29. Kohn, M. D., Eloff, M. M., and Eloff, J. H. P., Integrated digital forensic process model. Comput Secur 38:103–115, 2013.

    Article  Google Scholar 

  30. Tan, J., Forensic readiness. Cambridge: @ Stake, 2001, 1–23.

    Google Scholar 

  31. Sachowski, J., Implementing Digital Forensic Readiness: From Reactive to Proactive Process. 1st edn. Syngress, 2016.

  32. Hunt, R., and Zeadally, S., Network Forensics: An Analysis of Techniques, Tools, and Trends. Computer 45(12):36–43, 2012.

    Article  Google Scholar 

  33. Khan, S., Gani, A., Wahab, A. W. A., Bagiwa, M. A., Shiraz, M., Khan, S. U., Buyya, R., and Zomaya, A. Y., Cloud log forensics: Foundations, state of the art, and future directions. ACM Computing Surveys (CSUR) 49(1):7, 2016.

    Article  Google Scholar 

  34. Jiang, J., Chen, J., Choo, K.-K. R., Liu, C., Liu, K., Yu, M., A Visualization Scheme for Network Forensics Based on Attribute Oriented Induction Based Frequent Item Mining and Hyper Graph. In Digital Forensics and Cyber Crime. Cham: Springer International Publishing, pp 130–143, 2018.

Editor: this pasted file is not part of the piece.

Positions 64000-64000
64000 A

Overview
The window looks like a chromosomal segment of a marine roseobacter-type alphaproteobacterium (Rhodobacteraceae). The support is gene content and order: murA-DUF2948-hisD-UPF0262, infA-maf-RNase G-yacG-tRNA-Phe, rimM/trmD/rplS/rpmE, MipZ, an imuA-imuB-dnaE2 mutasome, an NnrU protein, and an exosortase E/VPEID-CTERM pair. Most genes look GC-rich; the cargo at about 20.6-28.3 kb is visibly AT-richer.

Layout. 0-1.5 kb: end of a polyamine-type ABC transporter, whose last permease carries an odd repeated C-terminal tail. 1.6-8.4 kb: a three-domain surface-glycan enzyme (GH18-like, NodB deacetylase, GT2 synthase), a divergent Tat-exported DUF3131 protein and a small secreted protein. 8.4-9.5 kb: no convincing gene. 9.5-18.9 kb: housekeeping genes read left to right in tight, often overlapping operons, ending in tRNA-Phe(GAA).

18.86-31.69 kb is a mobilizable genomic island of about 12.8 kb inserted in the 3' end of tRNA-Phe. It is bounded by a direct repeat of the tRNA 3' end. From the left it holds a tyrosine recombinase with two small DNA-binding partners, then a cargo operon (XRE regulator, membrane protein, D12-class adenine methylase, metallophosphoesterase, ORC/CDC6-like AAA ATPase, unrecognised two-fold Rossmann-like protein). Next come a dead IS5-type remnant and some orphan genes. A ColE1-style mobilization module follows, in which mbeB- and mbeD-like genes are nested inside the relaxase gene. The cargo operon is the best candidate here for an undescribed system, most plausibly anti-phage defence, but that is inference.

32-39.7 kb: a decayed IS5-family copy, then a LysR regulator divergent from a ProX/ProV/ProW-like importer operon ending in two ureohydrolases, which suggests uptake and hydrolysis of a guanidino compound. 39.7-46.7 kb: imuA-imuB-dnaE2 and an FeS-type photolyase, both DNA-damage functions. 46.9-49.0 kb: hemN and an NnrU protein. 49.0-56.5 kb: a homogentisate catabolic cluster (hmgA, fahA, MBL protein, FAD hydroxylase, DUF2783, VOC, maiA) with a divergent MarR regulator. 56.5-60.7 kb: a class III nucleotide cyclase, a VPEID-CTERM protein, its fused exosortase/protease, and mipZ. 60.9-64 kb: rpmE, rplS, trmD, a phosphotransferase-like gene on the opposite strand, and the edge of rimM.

35. MacRae, J., and Franqueira V. N., On Locky Ransomware, Al Capone and Brexit. In: International Conference on Digital Forensics and Cyber Crime, Springer, pp 33–45, 2017.

  36. BitCluster, BitCluster. Accessed 28 April 2018.

  37. Elliptic, Elliptic. Accessed 28 April 2018.

  38. Vargas, J., Bahnsen, A. C., and Villegas, S., Ingevaldson D Knowing your enemies: Leveraging data analysis to expose phishing patterns against a major US financial institution. In: Electronic Crime Research (eCrime), 2016 APWG Symposium on. IEEE, pp 1–10, 2016.

  39. Hamid, I. R. A., Samsudin, N. A., Mustapha, A., and Arbaiy, N., Dynamic Trackback Strategy for Email-Born Phishing Using Maximum Dependency Algorithm (MDA). In Recent Advances on Soft Computing and Data Mining. Cham: Springer International Publishing, pp 263–273, 2017.

  40. Gupta, B. B., Tewari, A., Jain, A. K., and Agrawal, D. P., Fighting against phishing attacks: state of the art and future challenges. Neural Computing and Applications 28(12):3629–3654, 2017.

    Article  Google Scholar 

  41. Jayabalan, M., and Daniel T., Continuous and Transparent Access Control Framework for Electronic Health Records: A Preliminary Study. In: International Conference on Information Technology on Information Technology, Information Systems, and Electrical Engineering (ICITISEE 2017), 2017.

  42. Kose, I., Gokturk, M., and Kilic, K., An interactive machine-learning-based electronic fraud and abuse detection system in healthcare insurance. Applied Soft Computing 36:283–299, 2015.

    Article  Google Scholar